The methods to prepare lipoproteins (Fig. 1) have been pursued for decades, and the major advances have been made in isolating the broad classes of particles based primarily on bulk properties (e.g., diameter, density and charge). Notably, the methods are bulk and do not recognize–much less take advantage of–the diversity of lipoprotein size and structure, and are thus incapable at present of developing the level of structure/function understanding that is necessary to predict function and metabolic dysfunction within individuals.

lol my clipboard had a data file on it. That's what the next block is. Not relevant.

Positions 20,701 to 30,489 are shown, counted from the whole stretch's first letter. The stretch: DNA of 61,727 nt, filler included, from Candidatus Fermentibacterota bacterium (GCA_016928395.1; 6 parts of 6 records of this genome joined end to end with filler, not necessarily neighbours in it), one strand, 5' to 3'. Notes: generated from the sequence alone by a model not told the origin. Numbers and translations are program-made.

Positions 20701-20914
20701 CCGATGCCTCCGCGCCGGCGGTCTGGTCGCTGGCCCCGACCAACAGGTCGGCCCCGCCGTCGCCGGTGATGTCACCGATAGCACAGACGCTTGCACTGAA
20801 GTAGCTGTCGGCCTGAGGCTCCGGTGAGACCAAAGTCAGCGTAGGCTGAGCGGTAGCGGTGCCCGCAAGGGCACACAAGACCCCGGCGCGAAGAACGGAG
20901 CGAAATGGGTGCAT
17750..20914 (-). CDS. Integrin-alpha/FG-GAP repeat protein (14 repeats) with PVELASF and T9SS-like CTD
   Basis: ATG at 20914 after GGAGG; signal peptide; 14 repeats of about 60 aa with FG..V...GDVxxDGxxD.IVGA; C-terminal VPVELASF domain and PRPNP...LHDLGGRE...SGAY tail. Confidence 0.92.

Density gradient ultracentrifugation continues to be the “gold standard” for isolation of lipoprotein fractions 50 years after publication of the method . This method relies on the observation that, depending on the ratios of the denser constituents (i.e., proteins) compared with the less dense constituents (i.e., lipids, especially triglycerides (TG)), different fractions of lipoproteins can be separated either with sequential centrifugation steps or with a continuous density gradient. The TG-rich very low-density lipoproteins (VLDL) “float” first, followed by intermediate-density lipoproteins (IDL), then by LDL and finally by high-density lipoprotein (HDL) particles. It has long been recognized that there are always several subgroups within each lipoprotein density class that must be resolved with further centrifugation or other separation techniques, each of which creates potential problems as well.